In today’s political landscape, we face a battle unlike those fought by our ancestors just decades ago. It’s a battle where fear and deception are wielded as tools to manipulate and control. Understanding this is crucial for Democrats, independents and progressives aiming to counter conservative strategies effectively. 

We often believe citizens are primarily concerned with “kitchen table issues,” like healthcare, education, job security and affordable housing. While these concerns are valid, the reality is more complex. The effects of inflation touch some of us more deeply than others. 

While some struggle with the price of gas and milk, others debate which vacation destination to choose. This disparity isn’t because our worlds are different but because our values are. 

Many of those most affected by inflation are people experiencing poverty, working class, or college students. Their income doesn’t allow them to anesthetize or distract from what the global vacationers are distracted by.

It’s entirely possible that while many of the working class need fuel, they don’t necessarily need it at the same rate they need milk. Many in Gen Z and Gen Alpha drink milk at much lower rates than Millennials and Gen X.

Why is this important?

Because talking and phrasing things this way (“kitchen table issues”) is rhetorical malfeasance. It is as though we are telling people what their problems are by deflection. A deflection is a distraction and a distraction is a decoy.

Many of us unknowingly fall for decoys and distractions that have long been part of the political framework. We confuse discomfort for survival threats due to masterful rhetoric that tells us to acquire things that aren’t actually affecting our survival.

Decoys and strawmen are designed to divert attention. For instance, when we go fishing, the bait isn’t the fish’s meal; it’s the decoy.

Who benefits from a political decoy? Those who wish to mislead. 

There’s a saying: “A lie can travel halfway around the world before the truth can put its shoes on.” This happens because we often seek the easiest, most comfortable explanations, which are usually the most misleading.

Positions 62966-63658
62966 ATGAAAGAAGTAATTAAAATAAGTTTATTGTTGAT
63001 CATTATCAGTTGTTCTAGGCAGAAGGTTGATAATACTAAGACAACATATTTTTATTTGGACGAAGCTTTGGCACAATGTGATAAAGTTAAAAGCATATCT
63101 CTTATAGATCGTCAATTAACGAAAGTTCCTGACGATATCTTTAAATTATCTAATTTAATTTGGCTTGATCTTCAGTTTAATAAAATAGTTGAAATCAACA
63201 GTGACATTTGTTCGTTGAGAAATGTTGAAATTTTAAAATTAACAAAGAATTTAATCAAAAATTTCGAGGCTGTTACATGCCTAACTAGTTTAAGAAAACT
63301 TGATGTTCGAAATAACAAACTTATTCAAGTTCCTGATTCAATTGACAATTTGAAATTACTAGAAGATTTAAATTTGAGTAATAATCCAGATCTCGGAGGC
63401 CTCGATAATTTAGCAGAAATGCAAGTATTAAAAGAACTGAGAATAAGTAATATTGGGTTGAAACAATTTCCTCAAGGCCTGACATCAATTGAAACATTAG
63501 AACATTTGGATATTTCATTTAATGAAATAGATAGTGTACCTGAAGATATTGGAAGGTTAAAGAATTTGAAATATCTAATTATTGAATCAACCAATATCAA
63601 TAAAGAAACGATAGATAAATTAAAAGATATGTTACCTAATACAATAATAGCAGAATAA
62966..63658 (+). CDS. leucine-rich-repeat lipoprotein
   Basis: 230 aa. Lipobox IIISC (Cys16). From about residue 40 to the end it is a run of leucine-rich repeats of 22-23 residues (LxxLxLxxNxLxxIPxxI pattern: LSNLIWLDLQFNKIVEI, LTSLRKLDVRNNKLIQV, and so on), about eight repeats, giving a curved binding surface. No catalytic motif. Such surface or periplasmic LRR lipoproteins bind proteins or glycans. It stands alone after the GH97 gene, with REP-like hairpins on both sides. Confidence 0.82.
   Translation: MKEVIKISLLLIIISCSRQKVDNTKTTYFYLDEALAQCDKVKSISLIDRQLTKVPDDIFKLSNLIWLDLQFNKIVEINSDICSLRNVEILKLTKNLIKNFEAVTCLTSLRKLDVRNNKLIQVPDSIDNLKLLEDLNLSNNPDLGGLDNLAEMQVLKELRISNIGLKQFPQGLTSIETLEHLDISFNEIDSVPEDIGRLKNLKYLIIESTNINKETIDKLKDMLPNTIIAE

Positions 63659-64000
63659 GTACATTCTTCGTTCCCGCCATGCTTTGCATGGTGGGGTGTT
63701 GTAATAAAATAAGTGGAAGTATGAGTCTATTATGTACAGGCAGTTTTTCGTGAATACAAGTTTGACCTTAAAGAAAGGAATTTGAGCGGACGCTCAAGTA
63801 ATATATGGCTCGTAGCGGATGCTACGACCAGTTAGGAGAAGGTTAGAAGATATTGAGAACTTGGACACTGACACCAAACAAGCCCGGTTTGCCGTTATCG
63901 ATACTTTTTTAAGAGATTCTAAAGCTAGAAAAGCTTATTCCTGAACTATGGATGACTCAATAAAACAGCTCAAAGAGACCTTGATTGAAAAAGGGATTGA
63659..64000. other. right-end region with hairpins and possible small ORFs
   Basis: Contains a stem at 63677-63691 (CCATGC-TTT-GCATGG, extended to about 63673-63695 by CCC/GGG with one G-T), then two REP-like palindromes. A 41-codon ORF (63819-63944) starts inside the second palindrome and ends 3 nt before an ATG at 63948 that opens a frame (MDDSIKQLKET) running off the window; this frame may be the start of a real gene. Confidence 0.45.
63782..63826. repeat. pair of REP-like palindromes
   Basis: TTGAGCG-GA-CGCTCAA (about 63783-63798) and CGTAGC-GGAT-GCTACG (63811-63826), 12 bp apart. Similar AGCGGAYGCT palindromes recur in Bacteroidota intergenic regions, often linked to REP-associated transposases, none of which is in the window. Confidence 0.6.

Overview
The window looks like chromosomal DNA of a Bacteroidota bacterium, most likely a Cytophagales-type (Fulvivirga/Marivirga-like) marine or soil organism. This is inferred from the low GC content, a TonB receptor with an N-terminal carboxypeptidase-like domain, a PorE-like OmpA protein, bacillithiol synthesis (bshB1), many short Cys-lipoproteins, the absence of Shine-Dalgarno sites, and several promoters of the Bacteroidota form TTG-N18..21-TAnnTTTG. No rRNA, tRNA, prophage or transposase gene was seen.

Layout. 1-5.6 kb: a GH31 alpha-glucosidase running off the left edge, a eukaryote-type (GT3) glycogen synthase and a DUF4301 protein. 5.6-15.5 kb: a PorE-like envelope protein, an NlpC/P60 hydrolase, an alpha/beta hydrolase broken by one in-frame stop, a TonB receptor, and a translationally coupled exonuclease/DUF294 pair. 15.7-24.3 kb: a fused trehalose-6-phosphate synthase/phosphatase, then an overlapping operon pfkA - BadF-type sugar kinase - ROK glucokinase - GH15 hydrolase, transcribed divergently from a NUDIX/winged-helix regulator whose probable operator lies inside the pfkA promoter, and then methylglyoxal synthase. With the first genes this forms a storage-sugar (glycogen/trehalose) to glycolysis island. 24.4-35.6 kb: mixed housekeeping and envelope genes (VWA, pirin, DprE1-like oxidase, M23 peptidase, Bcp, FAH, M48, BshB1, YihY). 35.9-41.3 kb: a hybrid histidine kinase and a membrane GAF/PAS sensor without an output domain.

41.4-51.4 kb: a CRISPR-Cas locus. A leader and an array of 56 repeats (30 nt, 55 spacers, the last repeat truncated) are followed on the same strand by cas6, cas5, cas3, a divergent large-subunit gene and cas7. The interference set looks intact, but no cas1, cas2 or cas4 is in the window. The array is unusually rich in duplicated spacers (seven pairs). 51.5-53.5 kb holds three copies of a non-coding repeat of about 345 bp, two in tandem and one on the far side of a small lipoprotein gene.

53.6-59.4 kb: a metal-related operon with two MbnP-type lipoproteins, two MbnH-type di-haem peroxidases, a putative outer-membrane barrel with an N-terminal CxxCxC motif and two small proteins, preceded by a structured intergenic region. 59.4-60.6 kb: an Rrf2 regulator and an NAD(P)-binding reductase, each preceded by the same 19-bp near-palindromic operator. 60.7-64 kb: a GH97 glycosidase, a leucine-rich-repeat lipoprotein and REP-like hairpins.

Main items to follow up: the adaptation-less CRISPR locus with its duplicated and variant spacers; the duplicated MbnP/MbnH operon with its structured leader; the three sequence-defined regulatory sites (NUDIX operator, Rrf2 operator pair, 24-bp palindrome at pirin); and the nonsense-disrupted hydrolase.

When a liar offers you a decoy, it distracts you from the truth by feeding your creature-comfort tendency.
For example, “Biden is too old to lead the country” is a decoy because it focuses on his age rather than his performance. Decoys and strawmen divert attention from real issues.

As in the fishing example, the bait suggests a meal rather than an “invitation” to dinner. Politically, decoys like “Biden is too old to lead” distract from fundamental questions about job performance.

This diversion is strategic, preying on our desire for comfort and easy answers.

The focus on Biden’s perceived feebleness is a prime example of a rhetorical decoy. This tactic elevates the seduction of a debate performance— what I call a “debait” performance— over actual job performance. 

The emphasis is shifted from substantial accomplishments and governance to surface-level perceptions designed to mislead and distract. By doing so, the public is encouraged to evaluate leaders based on their debate performance rather than their real-world effectiveness. 

The “debait” performance is a spectacle meant to attract attention and create a false sense of competence or incompetence. It’s a show designed to play on emotions rather than present factual evaluations.

By focusing on Biden’s voice or appearance in a debate, detractors divert attention from his policy achievements and the substantial work being done.